Have been invited to speak to students on an access to social work
programme at a further education college. The class is held in a
local football club and I find the tutor anxiously scanning the car
park as I arrive. The group’s enthusiasm is encouraging, although
some are vague about the nature of professional social work.
Teaching all day. On the way to class one of my students races past
to deliver her child to our nursery. Two more are late and one is
absent because of work commitments. Today the group is undertaking
“experiential” communication exercises. I am aware I sound like
Joyce Grenfell as I try to maintain order. After class one of my
students tells me she is worried about her finances, her child is
ill and she has a lump in her breast. I reassure her that she can
have an extension for her assignment and feel humbled by the
demands faced by many students.
Visit a second-year student on placement in the child care team
where I used to work. A family with suitcases sits in the reception
and a woman loudly demands to see “the man in charge” as “what
social services have done is illegal”. My meeting with the student
and practice teacher is interrupted several times by urgent phone
calls or anxious colleagues. On leaving, I meet one of my former
clients who has just had a spell in prison as a result of which his
children are going to be adopted. Although he tells me I was the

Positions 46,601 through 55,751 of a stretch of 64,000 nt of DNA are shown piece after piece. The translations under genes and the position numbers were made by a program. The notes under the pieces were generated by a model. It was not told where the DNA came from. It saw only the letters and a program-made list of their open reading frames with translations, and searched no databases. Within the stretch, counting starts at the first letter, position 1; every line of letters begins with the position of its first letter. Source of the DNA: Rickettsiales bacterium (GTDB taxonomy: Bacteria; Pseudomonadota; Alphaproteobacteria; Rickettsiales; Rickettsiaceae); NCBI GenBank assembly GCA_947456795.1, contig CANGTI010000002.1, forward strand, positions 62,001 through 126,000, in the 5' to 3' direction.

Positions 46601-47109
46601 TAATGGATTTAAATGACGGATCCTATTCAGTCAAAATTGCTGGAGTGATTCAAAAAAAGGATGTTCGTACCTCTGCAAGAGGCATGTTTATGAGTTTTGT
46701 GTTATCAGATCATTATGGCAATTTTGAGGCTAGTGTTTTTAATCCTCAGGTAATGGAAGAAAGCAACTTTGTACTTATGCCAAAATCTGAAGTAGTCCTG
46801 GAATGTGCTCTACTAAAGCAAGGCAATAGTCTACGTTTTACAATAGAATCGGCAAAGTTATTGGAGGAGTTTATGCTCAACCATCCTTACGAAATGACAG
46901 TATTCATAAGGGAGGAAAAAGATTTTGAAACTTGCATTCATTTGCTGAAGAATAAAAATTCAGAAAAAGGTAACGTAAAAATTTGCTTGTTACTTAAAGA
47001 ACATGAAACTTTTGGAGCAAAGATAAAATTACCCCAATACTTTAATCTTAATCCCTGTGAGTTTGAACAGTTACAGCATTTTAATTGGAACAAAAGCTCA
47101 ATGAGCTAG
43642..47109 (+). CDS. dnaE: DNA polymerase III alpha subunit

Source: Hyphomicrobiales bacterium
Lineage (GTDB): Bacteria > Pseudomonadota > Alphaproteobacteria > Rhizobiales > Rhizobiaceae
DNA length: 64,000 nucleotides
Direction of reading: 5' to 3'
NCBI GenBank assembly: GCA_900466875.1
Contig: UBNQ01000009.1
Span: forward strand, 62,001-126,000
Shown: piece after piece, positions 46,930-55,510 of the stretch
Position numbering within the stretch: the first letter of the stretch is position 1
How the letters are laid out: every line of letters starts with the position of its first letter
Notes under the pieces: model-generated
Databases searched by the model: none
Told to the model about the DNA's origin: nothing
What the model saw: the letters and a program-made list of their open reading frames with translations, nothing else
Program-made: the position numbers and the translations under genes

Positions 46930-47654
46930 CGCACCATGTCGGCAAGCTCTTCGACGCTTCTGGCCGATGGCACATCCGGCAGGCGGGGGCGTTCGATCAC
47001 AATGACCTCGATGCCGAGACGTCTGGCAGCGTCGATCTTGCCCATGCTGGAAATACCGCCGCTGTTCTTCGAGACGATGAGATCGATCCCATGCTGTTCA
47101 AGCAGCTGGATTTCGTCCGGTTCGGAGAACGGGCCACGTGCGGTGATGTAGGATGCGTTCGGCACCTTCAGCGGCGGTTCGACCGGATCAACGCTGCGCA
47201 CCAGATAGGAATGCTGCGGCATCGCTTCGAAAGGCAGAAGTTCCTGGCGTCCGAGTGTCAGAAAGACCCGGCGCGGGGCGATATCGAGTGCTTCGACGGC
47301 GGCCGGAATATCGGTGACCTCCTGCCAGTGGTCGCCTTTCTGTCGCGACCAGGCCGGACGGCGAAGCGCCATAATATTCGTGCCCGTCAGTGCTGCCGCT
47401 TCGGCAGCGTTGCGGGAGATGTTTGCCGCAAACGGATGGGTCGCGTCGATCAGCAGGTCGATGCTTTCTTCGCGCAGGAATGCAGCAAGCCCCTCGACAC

best social worker he ever had, I decide I do not miss practice
very much. Wonder whether my students appreciate what they are
letting themselves in for.
Catch up with prospectus requests. The government’s recruitment
campaign produced a brief flurry of interest but this has died
down. The average age of our DipSW entrants is 34. Even though many
have domestic and financial responsibilities, they are expected to
exist on the student support arrangements that cause hardship to
many young people who can still look to their parents for help.
Admissions interviews with a social worker from a consortium
partner agency. I see some excellent applicants who have researched
social work thoroughly, prepared academically and have worked with
vulnerable people. Hope they accept our offers and are not put off
by the financial sacrifices they face. However, one applicant
informs us that she “doesn’t read books” and another tells us that
the most difficult challenge a social worker is likely to face is
“catching fleas from a client”. Would that it was.
Attend university graduation ceremony. Seeing our proud students
and families makes it all worthwhile. All the students I speak to
have the jobs they wanted. I just hope they can maintain their
commitment and enthusiasm.